The special investigation team also discovered that the Congress Rajya Sabha MP from Odisha, Radhakanta Nayak was instrumental in encouraging if not instigating attacks against Swami Lakshmanananda on several occasions. Again, not coincidentally, Radhakanta Nayak–a converted Christian–happened to be the chief of World Vision’s Odisha unit at the time. The police promptly put him under investigation, and as later investigations revealed, the “net was closing in on him.”

Indeed, when Swami Lakshmanananda Saraswati’s vehicle was attacked in December 2007–about eight months before the fatal shooting–Radhakanta Nayak’s name figured in the complaint made by the Swami. If that was not enough, the police had also arrested Pradesh Kumar Das, an employee of World Vision while he was trying to escape, a fact that bolsters the suspicion of the involvement of this missionary organization’s role in the Swami’s murder.

Subsequent investigations also revealed that the Maoists had colluded with the missionaries in the murder. Soon after the news of the murder broke, the Maoists denied that they had any hand in it, but later some of their cadre surrendered to the police claiming responsibility. A charge sheet was filed against Sabyasachi Panda, a dreaded CPI(Maoist) leader, the brain behind the Swami’s murder. The Missionary-Maoist nexus operating behind Swami Lakshmanananda’s murder is pretty clear.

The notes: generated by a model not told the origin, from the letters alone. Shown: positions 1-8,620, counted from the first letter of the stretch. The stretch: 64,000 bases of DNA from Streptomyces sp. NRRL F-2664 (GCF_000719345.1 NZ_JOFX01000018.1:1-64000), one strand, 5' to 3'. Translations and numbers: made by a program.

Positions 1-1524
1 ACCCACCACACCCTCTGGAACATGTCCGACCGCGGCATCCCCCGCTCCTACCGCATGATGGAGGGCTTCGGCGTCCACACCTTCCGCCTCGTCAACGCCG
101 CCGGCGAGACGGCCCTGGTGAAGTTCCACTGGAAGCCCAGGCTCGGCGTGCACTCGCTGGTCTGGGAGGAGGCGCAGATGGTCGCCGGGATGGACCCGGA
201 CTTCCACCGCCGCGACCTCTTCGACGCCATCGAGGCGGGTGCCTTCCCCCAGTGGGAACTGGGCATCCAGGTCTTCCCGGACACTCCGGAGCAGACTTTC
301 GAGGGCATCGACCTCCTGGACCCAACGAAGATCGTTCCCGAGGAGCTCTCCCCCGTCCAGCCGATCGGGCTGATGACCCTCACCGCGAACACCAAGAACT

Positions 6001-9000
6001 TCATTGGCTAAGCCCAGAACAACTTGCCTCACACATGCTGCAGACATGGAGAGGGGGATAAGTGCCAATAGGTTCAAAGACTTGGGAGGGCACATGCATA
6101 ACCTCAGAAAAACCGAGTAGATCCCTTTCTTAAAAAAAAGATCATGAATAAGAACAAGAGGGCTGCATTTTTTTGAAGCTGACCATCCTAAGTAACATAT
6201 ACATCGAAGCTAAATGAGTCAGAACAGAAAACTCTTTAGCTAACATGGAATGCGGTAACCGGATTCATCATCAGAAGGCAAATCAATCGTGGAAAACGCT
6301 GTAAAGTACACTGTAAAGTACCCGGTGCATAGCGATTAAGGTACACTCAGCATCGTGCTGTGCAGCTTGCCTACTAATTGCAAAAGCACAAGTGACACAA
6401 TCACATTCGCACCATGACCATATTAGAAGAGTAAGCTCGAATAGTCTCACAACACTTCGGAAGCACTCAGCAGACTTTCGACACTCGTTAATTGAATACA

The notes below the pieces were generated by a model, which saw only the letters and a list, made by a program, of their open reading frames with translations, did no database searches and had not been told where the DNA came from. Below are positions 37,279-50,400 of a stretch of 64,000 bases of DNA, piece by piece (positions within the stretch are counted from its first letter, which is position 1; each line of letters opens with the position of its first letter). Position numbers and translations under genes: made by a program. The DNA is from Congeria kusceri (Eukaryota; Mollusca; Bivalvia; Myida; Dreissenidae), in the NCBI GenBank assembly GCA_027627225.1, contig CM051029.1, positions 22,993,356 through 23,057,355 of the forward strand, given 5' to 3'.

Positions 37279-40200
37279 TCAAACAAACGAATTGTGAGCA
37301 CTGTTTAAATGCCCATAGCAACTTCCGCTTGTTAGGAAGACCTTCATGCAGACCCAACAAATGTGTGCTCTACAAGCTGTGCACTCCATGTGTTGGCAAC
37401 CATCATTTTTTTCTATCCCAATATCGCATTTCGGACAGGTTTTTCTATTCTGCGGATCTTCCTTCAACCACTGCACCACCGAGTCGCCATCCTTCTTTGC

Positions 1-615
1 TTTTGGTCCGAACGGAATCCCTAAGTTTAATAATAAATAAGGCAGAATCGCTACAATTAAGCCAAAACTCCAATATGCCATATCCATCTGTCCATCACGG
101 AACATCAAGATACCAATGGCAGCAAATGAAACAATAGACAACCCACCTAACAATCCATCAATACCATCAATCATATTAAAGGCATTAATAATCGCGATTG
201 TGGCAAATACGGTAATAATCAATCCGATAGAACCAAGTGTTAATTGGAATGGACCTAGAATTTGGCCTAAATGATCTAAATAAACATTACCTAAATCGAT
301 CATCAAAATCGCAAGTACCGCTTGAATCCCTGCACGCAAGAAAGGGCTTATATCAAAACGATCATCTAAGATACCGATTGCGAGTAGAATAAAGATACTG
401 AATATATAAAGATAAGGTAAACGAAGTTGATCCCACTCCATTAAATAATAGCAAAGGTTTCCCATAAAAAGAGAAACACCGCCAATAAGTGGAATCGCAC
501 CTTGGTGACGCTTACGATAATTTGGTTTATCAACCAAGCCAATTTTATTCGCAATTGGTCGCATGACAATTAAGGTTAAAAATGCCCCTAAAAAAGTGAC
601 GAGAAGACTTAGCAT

Like in 2008, the left liberals and their bedmates in the media successfully buried even the news of the sentencing of Swami Lakshmanananda’s murderers as if it were an incident of no consequence. On the other hand, if a soul-scavenger like Graham Staines had died instead of this unfortunate Swami, the narrative would’ve been kept alive till date.

The truth is that the 82-year old Swami lived and died a hero, fighting against unbridled fanaticism in order to protect and preserve and foster the millennia-old Sanatana civilizational and cultural fibres that bind this sacred land, and still keep it united instead, preventing it from becoming a trashy hellhole like Pakistan or a Christian fundamentalist medieval Europe where Popes indulged in debauched orgies and sold pardons to the worst scoundrel in Christendom. The good Lord forgives but the Pope fixes the price.

Nobody can bring Swami Lakshmanananda Saraswati back to life. Yet, we can nurture his legacy by following his lead to the extent possible both in our personal lives and within our limited circles. If even that is asking for too much, we can at least shed a drop of tear.

|| Om Tat Sat ||